Speedster standard features include a 351 cubic-inch, 371 HP, Saleen engine with aluminum cylinder heads, Saleen intake manifold, Saleen headers, and a Saleen/Boria stainless steel exhaust system. A Tremec 5-speed transmission, and a custom-balanced drive-shaft upgrade the drive-line, and 18 inch magnesium wheels and tires, 4-piston competition style Saleen/Alcon disc brakes with 13 inch front rotors, a four core radiator, and dual electric fuel
pumps round out the performance enhancements. A Vortech supercharger boosts output to 480 HP, lowering zero to 60 times to 4.7 seconds, and 12.9 seconds in the quarter-mile.

“The Saleen Speedster is our answer to transforming a convertible into a sophisticated high-performance two-seater,” said Steve Saleen, president of Saleen Performance. “We wanted to incorporate certain racing aerodynamics of the Saleen Mustang such as the carbon fiber hood and the Speedster tonneau cover for the convertible model. In addition, we wanted it to be more of an exclusive body style for us.”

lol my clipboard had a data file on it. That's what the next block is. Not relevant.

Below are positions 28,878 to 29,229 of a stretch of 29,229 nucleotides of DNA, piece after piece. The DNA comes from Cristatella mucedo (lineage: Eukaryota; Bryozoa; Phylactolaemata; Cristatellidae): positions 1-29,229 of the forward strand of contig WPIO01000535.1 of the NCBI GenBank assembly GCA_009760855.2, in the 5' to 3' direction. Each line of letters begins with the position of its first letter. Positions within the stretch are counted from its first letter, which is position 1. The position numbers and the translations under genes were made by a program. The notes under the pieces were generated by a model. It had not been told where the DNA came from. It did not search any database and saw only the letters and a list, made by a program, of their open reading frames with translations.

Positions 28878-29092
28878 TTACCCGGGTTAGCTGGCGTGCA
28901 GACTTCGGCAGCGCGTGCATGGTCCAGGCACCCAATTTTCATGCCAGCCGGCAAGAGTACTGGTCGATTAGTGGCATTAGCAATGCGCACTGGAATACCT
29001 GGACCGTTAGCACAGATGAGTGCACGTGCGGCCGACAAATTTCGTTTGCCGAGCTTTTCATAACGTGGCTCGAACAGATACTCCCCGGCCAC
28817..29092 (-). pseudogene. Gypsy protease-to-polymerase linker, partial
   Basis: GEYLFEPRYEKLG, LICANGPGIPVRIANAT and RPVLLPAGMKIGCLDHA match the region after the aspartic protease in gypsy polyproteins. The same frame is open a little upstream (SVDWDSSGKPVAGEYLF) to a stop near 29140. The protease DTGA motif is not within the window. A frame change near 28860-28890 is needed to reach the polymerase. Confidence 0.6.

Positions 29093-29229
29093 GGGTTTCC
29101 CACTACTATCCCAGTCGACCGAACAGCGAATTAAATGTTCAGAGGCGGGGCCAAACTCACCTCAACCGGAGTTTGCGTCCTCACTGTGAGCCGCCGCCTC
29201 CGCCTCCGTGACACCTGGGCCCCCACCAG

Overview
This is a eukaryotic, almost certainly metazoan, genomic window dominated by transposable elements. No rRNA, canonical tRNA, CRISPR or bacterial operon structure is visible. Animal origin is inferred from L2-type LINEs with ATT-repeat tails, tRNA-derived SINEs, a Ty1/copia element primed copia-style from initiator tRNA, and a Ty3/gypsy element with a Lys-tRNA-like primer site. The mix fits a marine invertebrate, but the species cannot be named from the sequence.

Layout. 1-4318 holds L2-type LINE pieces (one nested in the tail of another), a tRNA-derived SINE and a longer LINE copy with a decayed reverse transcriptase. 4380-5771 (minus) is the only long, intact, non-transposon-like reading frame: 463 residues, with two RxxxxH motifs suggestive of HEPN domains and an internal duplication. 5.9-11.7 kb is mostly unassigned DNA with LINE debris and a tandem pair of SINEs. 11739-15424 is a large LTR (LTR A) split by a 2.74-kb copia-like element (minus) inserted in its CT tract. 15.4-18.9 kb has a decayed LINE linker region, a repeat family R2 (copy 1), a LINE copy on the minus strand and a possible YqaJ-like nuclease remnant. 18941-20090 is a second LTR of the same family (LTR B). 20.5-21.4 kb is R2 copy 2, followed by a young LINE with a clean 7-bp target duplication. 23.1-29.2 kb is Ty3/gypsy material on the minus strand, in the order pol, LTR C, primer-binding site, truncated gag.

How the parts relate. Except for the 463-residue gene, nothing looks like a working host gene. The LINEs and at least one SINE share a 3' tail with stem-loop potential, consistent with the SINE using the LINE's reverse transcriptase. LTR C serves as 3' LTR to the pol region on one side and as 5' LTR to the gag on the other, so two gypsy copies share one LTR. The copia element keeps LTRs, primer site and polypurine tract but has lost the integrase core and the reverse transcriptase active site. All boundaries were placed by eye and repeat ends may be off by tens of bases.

Extensive Saleen exterior aerodynamic refinements and a Saleen restyled interior, complete with Saleen sports seating, a white instrument gauge cluster with a 200 mph speedometer, Saleen leather wrapped steering wheel and leather gear shift knob are complemented by the convertible‘s hard cover Speedster tonneau, specially-designed carbon fiber hood and a light bar that attaches from side to side.

Suggested retail price for Saleen’s Speedster is $48,500, available through selected Team Saleen Ford dealerships across the country. For a list of Team Saleen Ford Dealers, contact Saleen Performance at 9 Whatney, Irvine, CA 92718, or call (800) SALEEN-4.

Since the company’s inception in 1984, Saleen has produced nearly 3,500 vehicles, more than any other specialty manufacturer. The company’s line includes Saleen Mustangs and Saleen Performance Parts, the latter a complete line of performance and appearance products for 5.0 liter Mustangs.

Contact: Kim Seguin
JMPR: (818) 992-4353

SALEEN PERFORMANCE CARS
9 WHATNEY
IRVINE, CALIFORNIA 92718
714-597-4900
741-597-0201 FAX